To keep the air healthy, CLP uses two key methods. The warehouse has been retrofitted with high capacity air circulation equipment on the roof that moves fresh air in and stale air out. With industrial grade air filtration units in both the warehouse and the office, particulates in the air are filtered out as the air is circulated outdoors. Additionally, we have an IQAir standalone filtration system, the IQAir CleanZone 5200, which is optimized for gas-phase filtration. Our IQAir system filters out gasses, microfine particulates, VOCs, and more down to 0.003 microns.


IQAir CleanZone 5200 model
Our IQAir CleanZone 5200 hard at work

In tandem, we utilize an AirVisual air quality monitoring system that closely monitors the indoor air quality and CO2 to ensure that it is safe. We use the monitor to ensure that the employees operating the equipment in the warehouse are breathing in clean air and that the air leaving our facility is not contributing harmful pollutants to our surroundings.



In our warehouse, we target AQI readings of less than 50, which is considered good air according to AirNow. On average, we achieve between 20-38 AQI, coming in well below the AQI of our outdoor surroundings.


CLP’s Water Filtration

Dealing with post-consumer waste plastic necessitates a robust and fine-grained water filtration process. CLP uses an entirely independent filtration procedure that cleans the wastewater from our process before it gets sent through the conventional municipal wastewater system.


Top view of effluent water in a storage bin
Effluent water from the wash cycle contains lots of particles that need to be filtered out

After washing is completed, the effluent water is first pumped into storage tanks, which then pump the water through a filter that removes particulate matter over 0.5 microns in size. The contaminants and particulates that are filtered out are then discarded or recycled. Below is an image of the water from above after it has been through our filtration process. Clean, clear, and free of particulates!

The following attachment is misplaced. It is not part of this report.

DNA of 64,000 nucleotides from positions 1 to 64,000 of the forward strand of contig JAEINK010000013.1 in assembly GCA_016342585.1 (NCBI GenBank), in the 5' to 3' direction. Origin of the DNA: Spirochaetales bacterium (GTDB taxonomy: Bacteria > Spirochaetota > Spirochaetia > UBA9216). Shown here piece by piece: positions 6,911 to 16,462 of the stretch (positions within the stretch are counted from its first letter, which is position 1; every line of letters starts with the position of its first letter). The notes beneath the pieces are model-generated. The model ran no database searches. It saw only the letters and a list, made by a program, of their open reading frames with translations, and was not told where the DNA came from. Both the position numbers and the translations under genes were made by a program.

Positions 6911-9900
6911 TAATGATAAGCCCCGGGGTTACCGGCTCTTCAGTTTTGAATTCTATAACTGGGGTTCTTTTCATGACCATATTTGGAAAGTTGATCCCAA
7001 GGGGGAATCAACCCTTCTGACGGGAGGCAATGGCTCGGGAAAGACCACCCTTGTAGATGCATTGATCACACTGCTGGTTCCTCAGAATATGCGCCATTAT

Top view of clear water that has been filtered
Cleaned effluent water

The total dissolved solids (TDS) value, pH, and turbidity are monitored to ensure that effluent leaving the system is actually safe to be disposed of in the conventional channels. We determine the ideal values by first measuring the original water we are bringing in as a baseline. On average the target TDS value is 500 parts per million (ppm), target pH is 7.0, and target turbidity is less than 10 nephelometric turbidity units (NTU).



Conclusion

At Closed Loop Plastics, we strive to ensure that every aspect of our work puts the planet first. It’s not just about recycling plastics, even though that is of key importance. It’s about making sure that both our processes and our products are sustainably and eco-consciously designed.



Sources:

https://www.safewater.org/fact-sheets-1/2017/1/23/tds-and-ph

https://www.airnow.gov/aqi/aqi-basics/

https://www.epa.gov/ground-water-and-drinking-water/national-primary-drinking-water-regulations

https://www.epa.gov/eg/plastics-molding-and-forming-effluent-guidelines

https://www.usgs.gov/special-topic/water-science-school/science/turbidity-and-water?qt-science_center_objects=0#qt-science_center_objects

https://www.epa.gov/laws-regulations/summary-clean-water-act

https://www.epa.gov/npdes

https://www.epa.gov/laws-regulations/summary-clean-air-act